If you had to pick humor or heart for a picture book to have more of, which one would you pick and why?
Oooh, do I have to pick? I guess heart would slightly edge out humor, but it is a close call. I'm a sucker for that fluttery feeling in my chest that I get when a story touches me. Like with Crow and Snow, I usually remember these stories for a long time, while the stories that make me laugh don't stay with me as long.
Complete the following sentence: "Jen is an agent who…"
...helps her clients realize their greatest potential. Beyond brokering book deals, my favorite part of the job is helping my clients.
Thank you so much for sharing with us, Jen! I know a lot of my friends will be adding you to their query lists after this interview.
And thank YOU, kidlit fam for tuning in to another Agent Spotlight! Wouldn't it be swell if Jen was giving away some sort of...oh, I don't know...PICTURE BOOK MANUSCRIPT CRITIQUE?! Well, she is. So there. See details below to toss your name in the digital, metaphorical, raffle hat. Way to not be a Neanderthal...
TO ENTER THE GIVEAWAY:
✅ Subscribe to Picture Book Spotlight
✅ Share post on social media using the hashtag: #PBSpotlight
Follows and tags are appreciated so I don't miss your sharing!
***The deadline for this contest is Friday, June 9th at 9 AM CST
Winner will be contacted on Friday, June 9th & announced on Brian's social media channels***
About Jen Newens
Jen Newens, Senior Literary Manager Children’s, MG/YA, Kid's Graphic Novels, and Adult Food & Drink
At different phases of her publishing career, Jen has been an author, editor, and publisher, giving her experience in all sides of the business. She comes to us after a seven-year stint as publishing director at West Margin Press, an Ingram Content Group company. There, she acquired a wide range of different genres, but holds a special place in her heart for young people’s literature. She began to acquire graphic novels in 2019 and sees it as an exciting and burgeoning way to tell children’s stories. A subject matter expert in food and drink titles, Jen spent two decades as a cookbook editor and writer (she even went to culinary school!). She’s experienced in working with celebrity chefs, business owners, cooking brands, and food bloggers, as well as accomplished home cooks. In her role as Senior Literary Manager, Jen applies her 360-view of the publishing business to MLM, seeking out fresh, original voices and developing exciting new talent. On the children's side, Jen is interested in picture books with sharp writing and compelling messages; MG/YA stories that resonate with the challenges faced by today’s youth; and graphic novels with quirky narration and original art. In the food and drink space, Jen is keen to find original takes on popular topics, books that reveal a riveting personal story, and books with a health and wellness slant. The following are on Jen’s current wishlist, but she’s always open to hearing new ideas.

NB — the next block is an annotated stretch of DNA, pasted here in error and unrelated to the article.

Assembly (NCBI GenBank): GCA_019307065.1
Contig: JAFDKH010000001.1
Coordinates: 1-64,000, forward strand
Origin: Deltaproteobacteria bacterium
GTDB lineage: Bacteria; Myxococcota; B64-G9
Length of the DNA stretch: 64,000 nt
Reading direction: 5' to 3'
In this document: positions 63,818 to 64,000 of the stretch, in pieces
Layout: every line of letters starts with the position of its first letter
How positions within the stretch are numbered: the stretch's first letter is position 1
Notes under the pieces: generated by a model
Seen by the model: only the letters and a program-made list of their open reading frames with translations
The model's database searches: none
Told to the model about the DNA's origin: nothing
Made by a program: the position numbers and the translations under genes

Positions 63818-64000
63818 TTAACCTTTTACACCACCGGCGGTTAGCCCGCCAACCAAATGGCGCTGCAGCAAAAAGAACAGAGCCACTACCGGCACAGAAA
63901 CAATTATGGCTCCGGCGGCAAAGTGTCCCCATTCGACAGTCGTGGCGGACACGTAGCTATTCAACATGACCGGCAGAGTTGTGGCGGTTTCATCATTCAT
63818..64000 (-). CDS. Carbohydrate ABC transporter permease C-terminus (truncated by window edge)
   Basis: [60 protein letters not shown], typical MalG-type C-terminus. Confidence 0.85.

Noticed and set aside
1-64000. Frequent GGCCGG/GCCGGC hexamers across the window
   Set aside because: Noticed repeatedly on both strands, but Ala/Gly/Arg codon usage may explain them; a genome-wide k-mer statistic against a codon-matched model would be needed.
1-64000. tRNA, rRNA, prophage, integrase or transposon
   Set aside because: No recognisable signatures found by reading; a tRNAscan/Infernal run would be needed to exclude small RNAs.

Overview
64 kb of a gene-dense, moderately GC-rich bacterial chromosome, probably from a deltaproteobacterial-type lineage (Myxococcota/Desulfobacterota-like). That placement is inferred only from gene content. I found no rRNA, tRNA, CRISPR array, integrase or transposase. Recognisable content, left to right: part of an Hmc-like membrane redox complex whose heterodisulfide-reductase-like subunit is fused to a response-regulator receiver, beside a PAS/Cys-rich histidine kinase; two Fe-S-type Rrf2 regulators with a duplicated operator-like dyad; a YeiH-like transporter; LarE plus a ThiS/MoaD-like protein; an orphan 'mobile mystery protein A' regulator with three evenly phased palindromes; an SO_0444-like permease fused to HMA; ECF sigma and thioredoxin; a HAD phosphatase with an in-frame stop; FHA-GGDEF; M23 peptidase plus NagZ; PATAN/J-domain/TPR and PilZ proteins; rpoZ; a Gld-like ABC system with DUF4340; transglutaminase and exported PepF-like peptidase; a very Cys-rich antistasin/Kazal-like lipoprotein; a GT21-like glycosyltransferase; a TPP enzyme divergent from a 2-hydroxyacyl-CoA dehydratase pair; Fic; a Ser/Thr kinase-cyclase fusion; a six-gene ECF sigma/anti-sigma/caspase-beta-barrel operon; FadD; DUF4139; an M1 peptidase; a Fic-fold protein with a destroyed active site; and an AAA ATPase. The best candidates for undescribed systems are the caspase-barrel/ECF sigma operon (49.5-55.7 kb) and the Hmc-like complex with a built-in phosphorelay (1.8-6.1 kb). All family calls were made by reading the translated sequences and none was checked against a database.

• Books that portray historically excluded voices, disability, neurodivergent characters, LGBTQ topics
• Regional books with national crossover potential
• Author/illustrators with strong storytelling skills and a clear vision
• Children’s activity books
• Quirky and humorous stories
• Cat content (she’s crazy for cats)
-New takes on current trends
-Chef books (especially underrepresented groups)
-Food Bloggers with Unique Stories
• Drinks (mocktails and the NA lifestyle; fresh takes on wine and cocktails)
• Health, Wellness, Diet, and Chronic Illness
• Lifestyle topics
Please submit queries here: http://QueryManager.com/JenNewens
Follow her on Twitter @JenNewens
Brian has been rejected more than you. He is the most rejected author in a blue moon (or two). Sometimes he writes facetious biographies at the ends of his blog posts. Truth be told, "sometimes" means "every time." Avid readers of this blog have probably never actually read a normal bio for Brian because he has never written one. Not once. Not even for the inside jacket of his debut picture book. His second picture book will have an even more ridiculous bio. Have fun with that one, Little, Brown and Company...
Sometimes Brian includes secret emoji codes in his silly pretend bios. Sometimes he randomly says hi to his mom, Linda. Hi, Mom. Sometimes the hidden emoji codes help people win raffles because they give people more entries. This is particularly useful in Agent Spotlight posts. You people are like wolves for those giveaways...wolves. Take a wild guess what the emoji code is...that's right! It's a palm tree. Cause summer. And this teacher is in summer mode. Toss a palm tree emoji in your sharing of this post and you will receive ten additional raffle entries. Yes, ten. Stay cool out there, kidlit fam. Now go grill something!